M is making good progress with the teardrop trailer. Since the first sheet of thin ply went up for the inner lining he’s completed the whole roof lining, sealed it and wired the electrics through the cavity it created. Various trim has been added to make nice looking seams. Lights have been ordered and collected and weather permitting they might be wired up tomorrow. I’m glad to report that we are not talking electrics quite so often now. I had to grin and bear it just once today when M drew a helpful circuit diagram on the back of a receipt for coffee. I had other things on my mind so I just nodded in the right places.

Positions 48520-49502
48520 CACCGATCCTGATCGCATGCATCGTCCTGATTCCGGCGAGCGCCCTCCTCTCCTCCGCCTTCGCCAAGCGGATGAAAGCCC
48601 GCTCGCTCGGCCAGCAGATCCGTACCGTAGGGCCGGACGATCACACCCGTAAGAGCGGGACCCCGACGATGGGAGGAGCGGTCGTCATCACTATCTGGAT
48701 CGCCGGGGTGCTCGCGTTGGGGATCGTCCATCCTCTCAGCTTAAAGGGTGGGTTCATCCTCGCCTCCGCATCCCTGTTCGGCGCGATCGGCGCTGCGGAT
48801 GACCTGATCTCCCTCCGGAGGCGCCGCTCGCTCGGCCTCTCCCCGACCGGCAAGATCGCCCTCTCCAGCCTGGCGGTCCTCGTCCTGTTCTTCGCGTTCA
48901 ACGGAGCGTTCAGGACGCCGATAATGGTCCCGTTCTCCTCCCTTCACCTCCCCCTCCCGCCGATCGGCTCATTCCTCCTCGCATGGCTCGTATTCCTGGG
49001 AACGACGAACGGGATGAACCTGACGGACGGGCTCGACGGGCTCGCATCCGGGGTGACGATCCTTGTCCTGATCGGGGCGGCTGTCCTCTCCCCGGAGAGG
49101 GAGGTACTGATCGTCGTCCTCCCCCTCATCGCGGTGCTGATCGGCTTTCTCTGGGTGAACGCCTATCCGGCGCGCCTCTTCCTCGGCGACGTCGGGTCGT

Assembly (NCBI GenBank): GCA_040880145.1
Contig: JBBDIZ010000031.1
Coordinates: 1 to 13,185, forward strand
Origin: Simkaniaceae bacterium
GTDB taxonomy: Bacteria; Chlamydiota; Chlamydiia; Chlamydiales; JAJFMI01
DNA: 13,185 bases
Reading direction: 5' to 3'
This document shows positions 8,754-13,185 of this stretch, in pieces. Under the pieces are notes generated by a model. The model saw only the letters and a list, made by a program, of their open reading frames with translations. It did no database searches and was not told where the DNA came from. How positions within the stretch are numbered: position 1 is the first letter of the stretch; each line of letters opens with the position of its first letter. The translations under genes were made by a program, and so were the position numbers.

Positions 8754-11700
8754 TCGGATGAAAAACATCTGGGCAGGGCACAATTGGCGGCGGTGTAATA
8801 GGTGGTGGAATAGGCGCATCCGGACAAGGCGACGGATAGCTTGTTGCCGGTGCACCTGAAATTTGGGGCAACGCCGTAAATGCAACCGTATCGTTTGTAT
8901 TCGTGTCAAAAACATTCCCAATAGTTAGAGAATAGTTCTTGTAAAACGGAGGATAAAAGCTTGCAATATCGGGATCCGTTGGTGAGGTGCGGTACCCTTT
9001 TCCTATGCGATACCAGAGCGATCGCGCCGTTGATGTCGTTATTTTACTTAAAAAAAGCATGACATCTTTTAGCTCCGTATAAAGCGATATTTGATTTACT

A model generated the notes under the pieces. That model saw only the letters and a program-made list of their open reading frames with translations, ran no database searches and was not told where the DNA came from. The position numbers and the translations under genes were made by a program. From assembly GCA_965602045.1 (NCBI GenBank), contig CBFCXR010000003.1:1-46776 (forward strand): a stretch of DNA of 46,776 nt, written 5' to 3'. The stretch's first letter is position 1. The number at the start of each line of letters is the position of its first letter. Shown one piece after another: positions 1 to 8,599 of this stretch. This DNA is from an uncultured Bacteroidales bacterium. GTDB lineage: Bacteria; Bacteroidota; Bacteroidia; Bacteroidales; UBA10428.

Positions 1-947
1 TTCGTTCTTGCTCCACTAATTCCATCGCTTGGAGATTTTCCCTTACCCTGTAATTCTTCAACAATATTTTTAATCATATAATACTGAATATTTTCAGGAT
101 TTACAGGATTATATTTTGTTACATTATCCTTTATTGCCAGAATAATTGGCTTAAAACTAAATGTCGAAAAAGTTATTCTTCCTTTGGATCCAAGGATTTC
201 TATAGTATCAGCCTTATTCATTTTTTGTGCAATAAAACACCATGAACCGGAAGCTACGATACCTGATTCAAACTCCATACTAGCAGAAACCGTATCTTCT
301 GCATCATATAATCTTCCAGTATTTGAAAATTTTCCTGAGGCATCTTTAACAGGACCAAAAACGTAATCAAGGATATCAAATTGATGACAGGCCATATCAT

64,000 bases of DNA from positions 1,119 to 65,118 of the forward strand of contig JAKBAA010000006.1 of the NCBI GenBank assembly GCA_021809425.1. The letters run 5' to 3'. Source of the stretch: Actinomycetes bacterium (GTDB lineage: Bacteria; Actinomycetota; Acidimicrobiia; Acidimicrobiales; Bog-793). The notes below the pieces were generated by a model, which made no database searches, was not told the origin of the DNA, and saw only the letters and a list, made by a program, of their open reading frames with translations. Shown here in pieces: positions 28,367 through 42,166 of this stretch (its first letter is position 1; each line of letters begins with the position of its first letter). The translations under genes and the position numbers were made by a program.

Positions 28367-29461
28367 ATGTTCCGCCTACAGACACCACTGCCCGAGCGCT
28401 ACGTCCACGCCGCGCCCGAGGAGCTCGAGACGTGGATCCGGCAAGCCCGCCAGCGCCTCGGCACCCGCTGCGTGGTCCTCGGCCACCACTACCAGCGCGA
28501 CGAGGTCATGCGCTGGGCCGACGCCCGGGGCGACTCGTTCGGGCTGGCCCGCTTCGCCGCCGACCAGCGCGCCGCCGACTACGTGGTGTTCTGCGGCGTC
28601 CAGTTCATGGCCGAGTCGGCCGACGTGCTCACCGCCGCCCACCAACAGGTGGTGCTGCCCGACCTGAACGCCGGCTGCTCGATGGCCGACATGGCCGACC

There’s been the usual family ups and downs this last week. The cricket season started with a bang as it usually does. ‘Someone’ gets over excited, takes it all far too seriously and forgets to take into account the opinions and feelings of the one actually playing cricket. I had to step in and keep the peace which I managed to do without even raising my voice. There was a two day sulk and that wasn’t the teenager. In fact it only came to an end today, in the middle of a Marks and Spencer’s Food Hall (definitely more stylish than a marital bust up in B&Q, we’ve witnessed these but haven’t quite joined the club yet). ‘Someone’ was dragging his feet around like Harry Enfield’s ‘Kevin’ and shrugging at every suggestion for dinner. I finally stopped and in a very quiet voice calmly explained that I’d had enough, that he’d used up all of my patience and that if he didn’t stop acting like a complete …. I would feel the need to discuss it, in a louder voice, right there, in Marks and Spencer’s. I don’t like ultimatums like this but boy did it work nicely on this occasion. He’s been his usual funny, life and soul of the party self since and we had a great family meal sitting at the newly positioned dining room table where the evening sun streams in.